John Salerno wrote:
Thanks, that makes much more sense to me now. But does this mean I can
still write HTML normally? What would an example be of having HTML
within a Python script? I have a hard time picturing this, because I
imagine that most of my pages will be almost all HTML, with just a bit
of Python here and there, perhaps to insert headers and footers. Is all
the HTML just wrapped in a big print statement, or something like that?
Imagine for instance, that you have an HTML file where you
want to print a current timestamp when the page is displayed.
A simple way to do this would be to just give your HTML file
another extension (e.g. .tmpl, short for template). Keep the
file as it is, just put the text
in the place(s) where you want your timestamp to appear
in the HTML file.
In your CGI script you can then do something like this:
print "Content-type: text/html\n"
text = open('myfile.tmpl).read()
print text % ('timestamp':time.asctime())
The inital Content-type line is important, and it must be
followed by a blank line before the actual content.
Look at the cgitb module too.
Instead of the common Python % interpolation, you could use
string.Template (with a current Python) or one of the many
templating systems around. Since your needs are likely to
grow, you might also want to have a look at one of the many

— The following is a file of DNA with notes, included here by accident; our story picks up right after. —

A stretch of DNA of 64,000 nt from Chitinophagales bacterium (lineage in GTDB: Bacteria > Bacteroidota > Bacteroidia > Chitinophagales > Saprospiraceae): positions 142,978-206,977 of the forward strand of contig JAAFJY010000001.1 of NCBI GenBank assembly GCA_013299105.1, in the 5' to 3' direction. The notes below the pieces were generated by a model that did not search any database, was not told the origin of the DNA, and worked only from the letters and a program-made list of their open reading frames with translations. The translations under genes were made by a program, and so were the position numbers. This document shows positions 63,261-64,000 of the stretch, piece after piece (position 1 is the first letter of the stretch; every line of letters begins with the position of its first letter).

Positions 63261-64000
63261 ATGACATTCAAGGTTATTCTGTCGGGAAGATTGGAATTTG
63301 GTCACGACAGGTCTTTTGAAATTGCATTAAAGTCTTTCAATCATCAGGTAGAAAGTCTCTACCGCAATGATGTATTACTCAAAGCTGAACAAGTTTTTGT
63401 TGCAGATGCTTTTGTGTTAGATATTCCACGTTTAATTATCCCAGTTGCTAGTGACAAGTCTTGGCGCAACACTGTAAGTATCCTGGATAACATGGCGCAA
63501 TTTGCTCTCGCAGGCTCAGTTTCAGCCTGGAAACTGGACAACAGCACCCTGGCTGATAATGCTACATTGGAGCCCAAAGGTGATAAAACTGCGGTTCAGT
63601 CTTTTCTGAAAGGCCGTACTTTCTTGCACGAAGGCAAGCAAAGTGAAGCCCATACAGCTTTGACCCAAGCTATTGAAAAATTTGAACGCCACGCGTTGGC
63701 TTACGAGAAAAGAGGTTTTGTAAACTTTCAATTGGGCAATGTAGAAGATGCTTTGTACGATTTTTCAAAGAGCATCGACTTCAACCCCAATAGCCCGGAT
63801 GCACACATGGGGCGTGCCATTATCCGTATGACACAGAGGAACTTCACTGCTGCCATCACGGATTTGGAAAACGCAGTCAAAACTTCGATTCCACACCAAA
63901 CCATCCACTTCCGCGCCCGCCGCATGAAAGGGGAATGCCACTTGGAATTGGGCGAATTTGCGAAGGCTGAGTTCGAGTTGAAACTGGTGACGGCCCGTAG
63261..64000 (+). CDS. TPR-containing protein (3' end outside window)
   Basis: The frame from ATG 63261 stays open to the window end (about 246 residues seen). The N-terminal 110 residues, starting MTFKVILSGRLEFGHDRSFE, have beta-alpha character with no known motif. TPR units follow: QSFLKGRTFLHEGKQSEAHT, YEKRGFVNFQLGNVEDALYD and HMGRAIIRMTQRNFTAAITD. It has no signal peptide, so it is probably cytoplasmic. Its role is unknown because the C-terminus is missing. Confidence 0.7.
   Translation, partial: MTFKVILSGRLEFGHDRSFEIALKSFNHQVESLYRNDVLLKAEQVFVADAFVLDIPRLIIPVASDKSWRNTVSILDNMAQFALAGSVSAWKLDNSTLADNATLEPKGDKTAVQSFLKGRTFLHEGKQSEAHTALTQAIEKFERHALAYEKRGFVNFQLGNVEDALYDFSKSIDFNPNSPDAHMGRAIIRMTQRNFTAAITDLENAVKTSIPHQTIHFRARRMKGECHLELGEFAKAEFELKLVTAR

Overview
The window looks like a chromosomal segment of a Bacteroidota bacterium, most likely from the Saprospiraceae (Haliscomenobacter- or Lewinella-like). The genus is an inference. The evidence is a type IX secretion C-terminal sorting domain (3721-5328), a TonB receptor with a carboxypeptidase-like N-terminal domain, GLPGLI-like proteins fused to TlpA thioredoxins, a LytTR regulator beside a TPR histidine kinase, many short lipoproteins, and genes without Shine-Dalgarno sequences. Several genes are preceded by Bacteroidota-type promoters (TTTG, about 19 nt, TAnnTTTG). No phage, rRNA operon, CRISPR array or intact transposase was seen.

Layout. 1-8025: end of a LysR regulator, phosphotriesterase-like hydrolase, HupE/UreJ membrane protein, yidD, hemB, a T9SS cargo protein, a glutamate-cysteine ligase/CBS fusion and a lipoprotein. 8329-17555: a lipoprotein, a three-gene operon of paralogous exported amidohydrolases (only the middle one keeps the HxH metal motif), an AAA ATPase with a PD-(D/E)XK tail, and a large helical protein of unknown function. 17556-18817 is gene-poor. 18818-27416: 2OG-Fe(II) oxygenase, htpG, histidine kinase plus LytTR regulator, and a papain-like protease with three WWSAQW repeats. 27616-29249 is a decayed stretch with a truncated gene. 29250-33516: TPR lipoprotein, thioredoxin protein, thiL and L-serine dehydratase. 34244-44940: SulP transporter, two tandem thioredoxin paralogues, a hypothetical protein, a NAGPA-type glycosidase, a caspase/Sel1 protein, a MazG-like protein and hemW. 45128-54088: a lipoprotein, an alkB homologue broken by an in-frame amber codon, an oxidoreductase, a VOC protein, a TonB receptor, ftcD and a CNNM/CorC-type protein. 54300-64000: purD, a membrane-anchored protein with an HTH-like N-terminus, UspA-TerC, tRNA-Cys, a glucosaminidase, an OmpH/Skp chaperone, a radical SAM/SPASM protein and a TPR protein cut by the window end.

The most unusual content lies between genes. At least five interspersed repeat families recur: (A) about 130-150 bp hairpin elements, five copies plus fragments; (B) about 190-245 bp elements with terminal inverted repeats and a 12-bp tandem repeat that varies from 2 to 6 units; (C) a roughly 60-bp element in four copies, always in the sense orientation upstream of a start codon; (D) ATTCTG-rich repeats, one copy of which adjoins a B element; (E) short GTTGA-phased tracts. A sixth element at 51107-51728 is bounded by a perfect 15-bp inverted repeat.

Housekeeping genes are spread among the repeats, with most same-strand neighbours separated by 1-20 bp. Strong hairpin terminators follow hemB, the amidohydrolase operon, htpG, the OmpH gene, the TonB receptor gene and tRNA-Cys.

tool kits for Python and the web. Right now, it seems that
django and turbogears are the most popular. Cherrypy and
web.py are somewhat smaller and simpler systems. Unless you
use one of these tool kits, your homegrown code might turn
into yet another web tool kit eventually, and we have enough
of them already... (Too many I'd say...)
You should also note that traditional CGI scripts are rather
slow with Python, since Python's startup time is significant.
A system where the Python interpreter is already running, as
mod_python embedded in Apache is faster. But by all means, try
it as CGI. It might well be enough for your needs. It's been
ok for me.
From http Wed Feb 22 14:09:06 2006
From: http (Paul Rubin)
Date: 22 Feb 2006 05:09:06 -0800
Subject: Python vs. Lisp -- please explain
"Kay Schluehr" <kay.schluehr at gmx.net> writes:
I talked to Richard Emslie recently and he told me that the PyPy team
works on a mechanism to create CPython-extension modules written in
RPython i.e. a statically translateable subset of Python. So even
without dynamic code specialization there will be an optimization path
based on the PyPy toolchain that is amazing.
Sounds great but is that a whole lot different from pyrex?